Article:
Big Tobacco in the Dock as America Prepares for Biggest Ever Lawsuit ; BUSINESS ANALYSIS $280Bn Action over Claims That Industry Deliberately Withheld Damning Health Studies
Stevenson, Rachel, The Independent (London, England)
THE TOBACCO industry will face its biggest legal challenge yet next month, when it will finally appear in the dock to fight a $280bn claim from the US Government for deceiving the public over the health risks of smoking for more than 50 years.
It is the largest suit ever launched by the Department of Justice and promises to reveal whether scientific research on nicotine was withheld, destroyed and ignored by a number of companies in a conspiracy designed to keep "profits above the public health", dating back to 1954.
The secrets of the tobacco industry have already been the subject of an Oscar-nominated Hollywood blockbuster. When Jeffrey Wigand, who was head of research and development at Brown & Williamson, British American Tobacco's former US subsidiary, described cigarettes as the "delivery device for nicotine" to the US media, the tobacco industry was almost choked by the biggest public health lawsuit to date. His revelations that tobacco companies knew nicotine was addictive and that carcinogenic material was knowingly added to cigarettes were made public by the American investigative journalist Lowell Bergman, whose work inspired the film The Insider, starring Al Pacino and Russell Crowe. Mr Wigand's testimony helped bring about a $206bn settlement between the tobacco industry and 46 US states for the costs of treating sick smokers.
On 13 September, the sequel to that settlement will open to the public, with a federal trial set to take place in Washington DC that has taken five years to bring to court. A number of major cigarette companies, including BAT, are on trial on "fraud and deceit" charges that were originally designed to fight the mafia. Along with BAT stands Philip Morris, R J Reynolds, Lorillard and Liggett, which represent the best-known brands in cigarettes such as Marlboro, Lucky Strike, Pall Mall and Camel.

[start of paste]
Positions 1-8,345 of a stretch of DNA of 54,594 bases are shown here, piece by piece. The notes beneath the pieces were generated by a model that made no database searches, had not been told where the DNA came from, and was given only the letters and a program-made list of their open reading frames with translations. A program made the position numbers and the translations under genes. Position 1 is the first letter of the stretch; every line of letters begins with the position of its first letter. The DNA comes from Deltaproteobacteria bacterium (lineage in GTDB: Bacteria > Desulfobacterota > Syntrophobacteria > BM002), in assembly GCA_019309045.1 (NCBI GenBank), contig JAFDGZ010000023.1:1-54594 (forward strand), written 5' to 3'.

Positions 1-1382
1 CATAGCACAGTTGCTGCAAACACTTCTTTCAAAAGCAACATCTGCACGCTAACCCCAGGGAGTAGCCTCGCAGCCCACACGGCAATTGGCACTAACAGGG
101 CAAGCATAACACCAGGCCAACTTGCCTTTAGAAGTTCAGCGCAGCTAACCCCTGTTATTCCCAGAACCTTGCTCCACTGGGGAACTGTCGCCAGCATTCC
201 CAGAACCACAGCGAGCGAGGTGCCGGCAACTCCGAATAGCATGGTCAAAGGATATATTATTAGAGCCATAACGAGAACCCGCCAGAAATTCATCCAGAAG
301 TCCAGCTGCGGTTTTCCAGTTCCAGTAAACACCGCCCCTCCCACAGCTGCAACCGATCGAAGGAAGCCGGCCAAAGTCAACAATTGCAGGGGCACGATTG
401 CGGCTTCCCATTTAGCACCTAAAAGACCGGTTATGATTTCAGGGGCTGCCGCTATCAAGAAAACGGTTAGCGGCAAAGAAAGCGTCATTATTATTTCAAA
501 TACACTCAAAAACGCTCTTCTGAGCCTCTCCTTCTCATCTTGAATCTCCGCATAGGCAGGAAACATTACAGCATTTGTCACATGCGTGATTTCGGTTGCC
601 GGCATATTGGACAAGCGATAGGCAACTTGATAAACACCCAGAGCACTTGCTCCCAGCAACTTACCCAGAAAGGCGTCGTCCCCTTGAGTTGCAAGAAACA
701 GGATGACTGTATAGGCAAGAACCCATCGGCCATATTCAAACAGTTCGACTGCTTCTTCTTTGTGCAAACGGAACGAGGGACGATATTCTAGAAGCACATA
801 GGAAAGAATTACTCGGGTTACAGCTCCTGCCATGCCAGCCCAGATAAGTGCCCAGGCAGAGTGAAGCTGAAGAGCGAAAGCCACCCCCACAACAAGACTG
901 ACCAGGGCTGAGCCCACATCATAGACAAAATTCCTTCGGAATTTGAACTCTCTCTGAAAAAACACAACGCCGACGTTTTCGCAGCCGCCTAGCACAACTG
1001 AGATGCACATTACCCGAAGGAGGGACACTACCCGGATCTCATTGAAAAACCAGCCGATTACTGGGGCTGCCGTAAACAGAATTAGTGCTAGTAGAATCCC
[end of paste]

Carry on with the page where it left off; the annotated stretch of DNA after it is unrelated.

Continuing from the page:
These giant corporations stand accused of conspiring to wilfully mislead the public over the health dangers of smoking in a pact that began in January 1954. The US Department of Justice claims that a group of chief executives met at the Plaza Hotel in New York to agree a "long-term public relations campaign based on fraud and deception". It is claiming $280bn from the past profits of these companies on racketeering charges, making it the largest case of its kind in history.
President Bill Clinton began the action in 1999 and originally sought to recoup the healthcare costs for treating smoking-related diseases. Deaths from smoking in the US amount to 400,000 a year, and $20bn a year of taxpayers' money goes on treating smokers. Janet Reno, the then Attorney General, said at the time that over the past five decades, tobacco companies had "conducted themselves without regard to the truth, without regard to the law, and without regard to the health and life of the American people". She claimed the tobacco industry had waged an "intentional, co- ordinated campaign of fraud and deceit, designed to preserve their enormous profits whatever the cost - in human lives, human suffering and in medical resources".
News of the lawsuit in 1999 sent shares in BAT plummeting. Some pounds 5.8bn was wiped off its market capitalisation and the then chairman, Martin Broughton, was forced to appeal directly to Wall Street to support the business and stop the downward orbit of its share price.
Since then, the road to trial has been beset with difficulties. The tobacco industry scored a large victory in 2000 when the Government's claim to recover healthcare costs was thrown out.
The case now hinges on racketeering charges. …